Spanish King Felipe VI has been embarrassed at the opening ceremony of the country’s newly elected parliament, as he became the target of a series of anti-monarchy protest actions launched by left-wing politicians.
Members of the Unidos Podemos (United We Can) movement took advantage of Felipe’s parliament speech on Thursday to show their disregard for the monarchy, holding up a flag calling for a “Third Republic”, which many left-wingers would like to see replace the current constitutional monarchy.
The bloc’s 71 members – making up the legislature’s third-largest party – made a point of not applauding the king during his speech and stayed seated during the playing of the national anthem. Several representatives of regional parties also joined the anthem protest.
Other MPs, including union leader Diego Canamero, wore black sweatshirts with the statement “I didn’t vote for any king”, making sure they could be seen by members of the royal family.
Earlier, several Podemos MPs refused to greet the king, Queen Letizia and their daughters Leonor, 11, and Sofia, 9 – as is customary.
Podemos members also skipped a military parade that closed the opening ceremony.
“Some people are heads of state because they are the son, grandson or great-grandson of a dynasty. With all due respect, we have more legitimacy because we were elected by the people,” said Podemos leader Pablo Iglesias.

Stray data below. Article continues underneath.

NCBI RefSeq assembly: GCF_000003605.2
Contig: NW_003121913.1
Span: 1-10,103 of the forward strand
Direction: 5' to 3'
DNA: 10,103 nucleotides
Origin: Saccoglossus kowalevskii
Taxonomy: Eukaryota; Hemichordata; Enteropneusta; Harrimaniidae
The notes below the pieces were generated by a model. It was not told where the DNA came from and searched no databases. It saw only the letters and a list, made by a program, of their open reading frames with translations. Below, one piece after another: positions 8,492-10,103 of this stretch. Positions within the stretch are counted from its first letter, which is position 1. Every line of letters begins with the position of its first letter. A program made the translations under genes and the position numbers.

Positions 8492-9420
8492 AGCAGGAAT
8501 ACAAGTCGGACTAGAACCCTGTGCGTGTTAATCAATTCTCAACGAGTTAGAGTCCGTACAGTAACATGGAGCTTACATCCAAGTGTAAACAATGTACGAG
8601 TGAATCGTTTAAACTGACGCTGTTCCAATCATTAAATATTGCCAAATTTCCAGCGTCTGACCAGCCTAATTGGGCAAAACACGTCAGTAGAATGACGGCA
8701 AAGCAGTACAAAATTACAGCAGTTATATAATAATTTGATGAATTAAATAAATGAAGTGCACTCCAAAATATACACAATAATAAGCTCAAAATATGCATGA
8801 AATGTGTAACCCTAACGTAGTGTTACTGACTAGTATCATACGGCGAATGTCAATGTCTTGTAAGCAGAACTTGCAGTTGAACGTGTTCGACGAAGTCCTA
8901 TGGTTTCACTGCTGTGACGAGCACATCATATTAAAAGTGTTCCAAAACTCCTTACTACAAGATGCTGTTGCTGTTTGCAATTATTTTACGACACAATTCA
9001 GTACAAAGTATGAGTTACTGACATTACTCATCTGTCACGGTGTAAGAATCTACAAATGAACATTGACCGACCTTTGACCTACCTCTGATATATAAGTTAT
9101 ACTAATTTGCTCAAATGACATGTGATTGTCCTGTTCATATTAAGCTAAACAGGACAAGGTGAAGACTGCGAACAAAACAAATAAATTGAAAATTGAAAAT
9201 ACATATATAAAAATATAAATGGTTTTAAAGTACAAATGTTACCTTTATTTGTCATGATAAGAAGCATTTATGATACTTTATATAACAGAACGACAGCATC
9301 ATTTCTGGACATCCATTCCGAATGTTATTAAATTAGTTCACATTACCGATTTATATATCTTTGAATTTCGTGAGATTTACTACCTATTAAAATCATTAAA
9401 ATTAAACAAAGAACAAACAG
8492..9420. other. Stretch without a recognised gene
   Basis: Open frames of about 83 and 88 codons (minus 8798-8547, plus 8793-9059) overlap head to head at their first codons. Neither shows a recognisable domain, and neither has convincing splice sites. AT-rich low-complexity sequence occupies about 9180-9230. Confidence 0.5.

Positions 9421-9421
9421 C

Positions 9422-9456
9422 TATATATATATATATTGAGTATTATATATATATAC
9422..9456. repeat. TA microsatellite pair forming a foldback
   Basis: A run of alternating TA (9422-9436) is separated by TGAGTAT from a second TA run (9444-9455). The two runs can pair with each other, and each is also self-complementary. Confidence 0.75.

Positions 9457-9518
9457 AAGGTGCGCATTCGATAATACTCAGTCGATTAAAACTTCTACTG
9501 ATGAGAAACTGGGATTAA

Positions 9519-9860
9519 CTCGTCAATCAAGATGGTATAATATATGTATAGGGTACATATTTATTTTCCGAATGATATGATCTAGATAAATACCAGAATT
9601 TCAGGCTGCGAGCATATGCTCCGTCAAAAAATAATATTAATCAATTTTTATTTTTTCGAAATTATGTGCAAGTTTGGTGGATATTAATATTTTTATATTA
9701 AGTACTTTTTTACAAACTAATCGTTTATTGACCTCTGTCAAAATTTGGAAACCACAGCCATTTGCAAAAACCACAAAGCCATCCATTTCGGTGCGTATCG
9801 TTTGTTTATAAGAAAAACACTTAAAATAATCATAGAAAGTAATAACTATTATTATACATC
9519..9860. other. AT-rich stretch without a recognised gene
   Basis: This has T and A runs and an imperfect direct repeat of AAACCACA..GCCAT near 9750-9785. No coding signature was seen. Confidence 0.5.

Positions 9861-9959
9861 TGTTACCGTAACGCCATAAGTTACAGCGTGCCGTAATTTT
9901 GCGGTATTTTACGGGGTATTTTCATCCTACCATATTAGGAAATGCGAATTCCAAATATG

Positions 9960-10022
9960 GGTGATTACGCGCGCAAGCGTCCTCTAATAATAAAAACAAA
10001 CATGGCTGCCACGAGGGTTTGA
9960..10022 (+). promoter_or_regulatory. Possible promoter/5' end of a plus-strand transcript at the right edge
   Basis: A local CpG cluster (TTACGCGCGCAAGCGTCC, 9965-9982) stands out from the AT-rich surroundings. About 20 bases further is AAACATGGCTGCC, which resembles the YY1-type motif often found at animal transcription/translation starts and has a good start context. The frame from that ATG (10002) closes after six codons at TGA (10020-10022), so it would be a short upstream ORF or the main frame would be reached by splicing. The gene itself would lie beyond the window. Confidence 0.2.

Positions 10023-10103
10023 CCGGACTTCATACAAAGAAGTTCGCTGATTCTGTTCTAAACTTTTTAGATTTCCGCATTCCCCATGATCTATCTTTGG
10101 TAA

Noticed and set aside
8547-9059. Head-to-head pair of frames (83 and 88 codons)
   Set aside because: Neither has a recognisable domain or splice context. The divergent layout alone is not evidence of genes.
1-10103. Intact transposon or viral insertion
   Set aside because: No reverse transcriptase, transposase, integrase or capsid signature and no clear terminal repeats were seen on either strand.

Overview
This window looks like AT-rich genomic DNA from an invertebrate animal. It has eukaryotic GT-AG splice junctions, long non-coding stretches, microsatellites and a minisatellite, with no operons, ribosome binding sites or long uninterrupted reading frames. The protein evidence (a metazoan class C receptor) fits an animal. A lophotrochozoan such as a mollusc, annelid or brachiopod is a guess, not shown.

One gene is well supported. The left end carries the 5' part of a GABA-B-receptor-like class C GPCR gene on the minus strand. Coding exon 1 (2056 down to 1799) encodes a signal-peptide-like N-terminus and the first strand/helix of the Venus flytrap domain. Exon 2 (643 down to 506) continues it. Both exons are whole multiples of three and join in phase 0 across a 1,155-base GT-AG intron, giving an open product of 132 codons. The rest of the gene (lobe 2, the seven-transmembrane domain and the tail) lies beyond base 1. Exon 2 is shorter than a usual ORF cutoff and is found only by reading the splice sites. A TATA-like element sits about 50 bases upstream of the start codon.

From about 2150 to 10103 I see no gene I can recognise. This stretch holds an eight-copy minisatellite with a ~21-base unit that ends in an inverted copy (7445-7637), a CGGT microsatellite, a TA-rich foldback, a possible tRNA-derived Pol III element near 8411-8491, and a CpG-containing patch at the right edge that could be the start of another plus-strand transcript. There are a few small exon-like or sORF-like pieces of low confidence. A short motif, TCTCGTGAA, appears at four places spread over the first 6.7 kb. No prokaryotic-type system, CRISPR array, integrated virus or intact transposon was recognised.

In his speech, marking the opening of a new session of parliament after nearly a year of political paralysis, Spain’s king urged an end to the corruption scandals that have long plagued the country.
“Corruption … must become but a sad memory of a scourge that we have to defeat,” Felipe VI said on Thursday.
The matter is particularly close to the heart for the king, whose sister is on trial over the alleged illegal business dealings of her husband. The verdict is expected by the end of the year.
At the same time, ex-lawmakers and politicians from the ruling conservative Popular Party (PP) are on trial in one of Spain’s biggest corruption scandals – the so-called Gurtel affair – involving alleged kickbacks, fake invoices and Swiss bank accounts.
The parliamentary opening comes just weeks after conservative Prime Minister Mariano Rajoy took power again after 10 months of political limbo.
The period was marked by two elections that produced no clear winner as upstart centrists Ciudadanos and far-left Podemos upset the traditional two-party system.
Rajoy’s comeback was only made possible after the Socialist party decided to abstain in a crunch parliamentary confidence vote in October, instead of voting against him.
But unlike in 2011 when he came to power with an absolute majority, the PP only has 137 out of 350 MPs, meaning Rajoy will have to negotiate every bill with the opposition.